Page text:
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(Weird?) inflection

I was wondering about this inflected (conjugated) word I saw, because I can't quite understand why it was like that. It was this: kakinarase. Now, from what I understand of this is that it means "to strum", but doesn't kakinarasu mean "to strum"? Why the "se" instead of "su"? the context is this (from a song):

Kakinarase sonzai wo

Koko ni iru (to)...


("Strum" existence "to" to be here (as a living thing) (and)...)

Which was translated to:

Strum the tune of your existence and sing
"I'm here" [and]...,
which I thought was quite a mediocre interpretation, but quite acceptable.
So the question is: why this bit of inflection? 




kakinarasu = to strum

kakinarase is like, someone ordering you to strum

ex. hashiru = to run

     hashire = (you) run (ordering)(this is not a polite way of asking someone to do)


and 'to' (と) from [ koko ni iru to ] is not 'and' but it is 'that'

so it's [ ... and sing that you are here ]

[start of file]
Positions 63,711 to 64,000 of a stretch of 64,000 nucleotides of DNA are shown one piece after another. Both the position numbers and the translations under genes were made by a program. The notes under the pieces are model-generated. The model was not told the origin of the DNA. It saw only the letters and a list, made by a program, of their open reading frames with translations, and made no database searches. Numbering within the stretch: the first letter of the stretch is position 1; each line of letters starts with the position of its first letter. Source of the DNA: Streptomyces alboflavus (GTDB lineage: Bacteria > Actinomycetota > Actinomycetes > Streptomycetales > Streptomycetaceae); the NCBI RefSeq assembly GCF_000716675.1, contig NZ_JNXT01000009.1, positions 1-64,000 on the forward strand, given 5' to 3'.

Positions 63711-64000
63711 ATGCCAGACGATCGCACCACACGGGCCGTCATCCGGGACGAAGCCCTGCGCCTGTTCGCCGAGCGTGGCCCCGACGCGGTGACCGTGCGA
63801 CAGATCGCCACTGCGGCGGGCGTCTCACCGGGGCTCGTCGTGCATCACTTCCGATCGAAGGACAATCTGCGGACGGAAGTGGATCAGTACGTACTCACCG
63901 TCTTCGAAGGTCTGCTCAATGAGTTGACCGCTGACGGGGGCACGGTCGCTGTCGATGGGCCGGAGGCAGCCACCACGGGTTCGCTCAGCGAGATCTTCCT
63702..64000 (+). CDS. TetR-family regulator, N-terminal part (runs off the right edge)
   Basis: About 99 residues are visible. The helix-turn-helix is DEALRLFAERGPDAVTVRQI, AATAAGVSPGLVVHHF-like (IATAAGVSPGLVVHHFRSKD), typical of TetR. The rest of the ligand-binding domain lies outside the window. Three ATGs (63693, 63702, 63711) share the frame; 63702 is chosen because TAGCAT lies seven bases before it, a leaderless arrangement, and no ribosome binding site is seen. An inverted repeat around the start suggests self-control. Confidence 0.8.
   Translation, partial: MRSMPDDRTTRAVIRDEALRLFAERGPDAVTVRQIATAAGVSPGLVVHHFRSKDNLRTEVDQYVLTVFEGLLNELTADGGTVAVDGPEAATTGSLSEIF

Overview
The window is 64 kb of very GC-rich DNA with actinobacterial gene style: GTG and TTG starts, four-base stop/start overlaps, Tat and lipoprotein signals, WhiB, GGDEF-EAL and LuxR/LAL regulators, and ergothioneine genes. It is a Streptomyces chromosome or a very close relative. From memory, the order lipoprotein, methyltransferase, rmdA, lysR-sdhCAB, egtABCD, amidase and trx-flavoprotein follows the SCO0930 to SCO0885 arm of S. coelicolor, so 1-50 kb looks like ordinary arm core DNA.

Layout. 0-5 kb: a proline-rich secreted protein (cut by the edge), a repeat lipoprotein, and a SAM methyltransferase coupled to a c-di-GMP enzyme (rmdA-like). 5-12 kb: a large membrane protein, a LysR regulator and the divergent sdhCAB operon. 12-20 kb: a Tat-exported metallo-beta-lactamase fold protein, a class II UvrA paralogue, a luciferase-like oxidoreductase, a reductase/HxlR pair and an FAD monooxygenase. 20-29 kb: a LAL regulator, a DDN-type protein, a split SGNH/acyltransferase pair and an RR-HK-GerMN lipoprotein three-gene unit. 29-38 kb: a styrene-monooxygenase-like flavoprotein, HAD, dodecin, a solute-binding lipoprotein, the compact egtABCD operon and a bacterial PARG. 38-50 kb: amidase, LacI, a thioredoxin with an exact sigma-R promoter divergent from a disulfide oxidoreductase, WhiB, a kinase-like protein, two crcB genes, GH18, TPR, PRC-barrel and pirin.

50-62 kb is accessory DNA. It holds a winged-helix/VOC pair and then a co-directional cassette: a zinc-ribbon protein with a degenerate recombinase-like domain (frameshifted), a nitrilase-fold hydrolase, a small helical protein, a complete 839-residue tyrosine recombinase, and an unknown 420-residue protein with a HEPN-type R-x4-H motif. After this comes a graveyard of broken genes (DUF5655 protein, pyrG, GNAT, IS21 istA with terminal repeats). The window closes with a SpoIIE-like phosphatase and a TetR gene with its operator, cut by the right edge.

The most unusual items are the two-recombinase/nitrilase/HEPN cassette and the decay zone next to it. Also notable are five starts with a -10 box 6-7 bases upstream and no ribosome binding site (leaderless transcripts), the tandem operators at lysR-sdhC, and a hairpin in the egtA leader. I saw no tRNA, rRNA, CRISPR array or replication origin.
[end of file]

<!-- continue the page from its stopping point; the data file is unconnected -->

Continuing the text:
I think it's inflected because it's a song(I guess..), lyrics tend to be inflected.

Hope this helps :)

gomen nasai, I forgot to add that

the way that words are put like ''Kakinarase sonzai wo'' is called 倒置法(とうちほう)

in a normal way they're put in this order ---> ''sonzai wo kakinarase''

but when 倒置法 is used, it is to put an emphasis on a word which comes behind. (in this case, the emphasis is on ''Sonzai wo'')


Ooh, now I get it, so it emphazies the upheaval, so to say, that, well, it's a good thing to express yourself and follow your heart. Thanks a lot, I could not have asked for a better answer, and a jolly こんばんわ to you as well :D



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